I’m not a body-piercing fanatic, but I did get my nose pierced just before graduating from college, where I met and admired many hippies. Some of them had their noses pierced, and it looked beautiful on them, so I wanted to hop on the bandwagon.
(An example of the aforementioned foxy hippies)
All this got me wondering how hippies latched on to nose piercing, and I started doing some heavy Googling. Apparently, nose piercing dates back to ancient Vedic scripts (from 1500 to 500 bc) which describe the practice as way to alleviate pain during menstruation and childbirth. That’s because Ayurvedic medicine associates nerve bundles in the left nostril with the female reproductive system.
In India, wearing a nose ring is also a way to pay homage to Parvati, a Hindu goddess who represents marriage. In ancient India, a bride would get her nose pierced before her wedding. The piercing was then fastened by a chain to her hair, and this was removed by her groom on their wedding night. If you’ve been to a Hindu wedding lately, you know that this custom has survived to the present day.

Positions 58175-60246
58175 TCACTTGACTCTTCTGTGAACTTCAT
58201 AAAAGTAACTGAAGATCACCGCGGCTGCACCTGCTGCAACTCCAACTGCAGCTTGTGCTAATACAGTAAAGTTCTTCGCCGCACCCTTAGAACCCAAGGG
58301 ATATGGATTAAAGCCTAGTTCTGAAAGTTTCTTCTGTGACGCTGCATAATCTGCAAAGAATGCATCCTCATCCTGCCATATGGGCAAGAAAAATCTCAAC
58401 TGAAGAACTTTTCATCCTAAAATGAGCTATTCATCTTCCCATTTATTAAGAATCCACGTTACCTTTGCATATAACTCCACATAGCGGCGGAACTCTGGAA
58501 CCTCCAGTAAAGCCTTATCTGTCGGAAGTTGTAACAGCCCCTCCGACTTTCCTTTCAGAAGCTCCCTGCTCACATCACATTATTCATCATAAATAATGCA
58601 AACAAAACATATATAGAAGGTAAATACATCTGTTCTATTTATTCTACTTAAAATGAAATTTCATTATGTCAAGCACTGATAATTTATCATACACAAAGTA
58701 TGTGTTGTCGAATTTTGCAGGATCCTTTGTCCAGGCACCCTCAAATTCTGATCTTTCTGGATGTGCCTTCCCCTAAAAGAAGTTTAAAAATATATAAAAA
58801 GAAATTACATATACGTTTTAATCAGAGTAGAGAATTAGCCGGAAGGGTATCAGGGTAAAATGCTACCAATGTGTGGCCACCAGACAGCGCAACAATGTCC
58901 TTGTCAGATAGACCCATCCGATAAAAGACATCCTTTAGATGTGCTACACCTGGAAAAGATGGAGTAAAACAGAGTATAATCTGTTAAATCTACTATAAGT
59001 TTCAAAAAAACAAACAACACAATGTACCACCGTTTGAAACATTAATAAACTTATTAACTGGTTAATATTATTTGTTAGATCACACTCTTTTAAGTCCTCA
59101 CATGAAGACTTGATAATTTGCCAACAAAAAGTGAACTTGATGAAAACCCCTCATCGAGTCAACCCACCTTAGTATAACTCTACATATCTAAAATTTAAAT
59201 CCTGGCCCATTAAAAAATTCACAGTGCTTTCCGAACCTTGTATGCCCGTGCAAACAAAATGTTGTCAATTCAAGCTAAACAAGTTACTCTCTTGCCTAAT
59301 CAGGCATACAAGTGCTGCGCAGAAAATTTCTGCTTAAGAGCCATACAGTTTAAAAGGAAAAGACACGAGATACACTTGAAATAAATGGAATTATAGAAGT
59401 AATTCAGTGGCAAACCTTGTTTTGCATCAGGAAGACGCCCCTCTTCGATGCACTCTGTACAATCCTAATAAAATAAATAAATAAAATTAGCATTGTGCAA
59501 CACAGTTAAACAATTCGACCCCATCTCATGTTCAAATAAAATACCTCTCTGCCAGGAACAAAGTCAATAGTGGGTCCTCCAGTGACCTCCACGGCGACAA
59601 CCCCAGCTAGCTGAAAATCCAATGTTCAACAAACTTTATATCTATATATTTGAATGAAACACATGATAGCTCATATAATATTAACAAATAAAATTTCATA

In certain nomadic tribes in Africa and the Middle East, husbands present nose rings to their wives. It’s like a more-invasive version of the western tradition of exchanging finger rings.
Nose piercing gained popularity in the West in the 1970s, when many hippies started traveling to India, specifically the Goa region on the country’s west coast. They brought the tradition back with them and made it a fashionable look among a certain crowd of hipsters. In the 80s, American punks adopted nose piercing, and in the 90s, it was de rigeur for goths and other “alt” teens to have that extra nostril hole. (Dennis Rodman counts on that list, right?)
It’s interesting to understand how, across generations and countries, the tradition of nose-piercing eventually got passed to me. But this is just one example of cultural appropriation that I, and countless others, have been a part of. I used to wear Buddhist prayer beads as a fashion statement, and yoga’s been embraced by those who only vaguely understand its history and intended purpose. In a more flagrant example, major retail chains have used “Native American”-inspired patterns to jazz up their t-shirts and underwear. What’s your opinion on this type of cultural “repurposing”?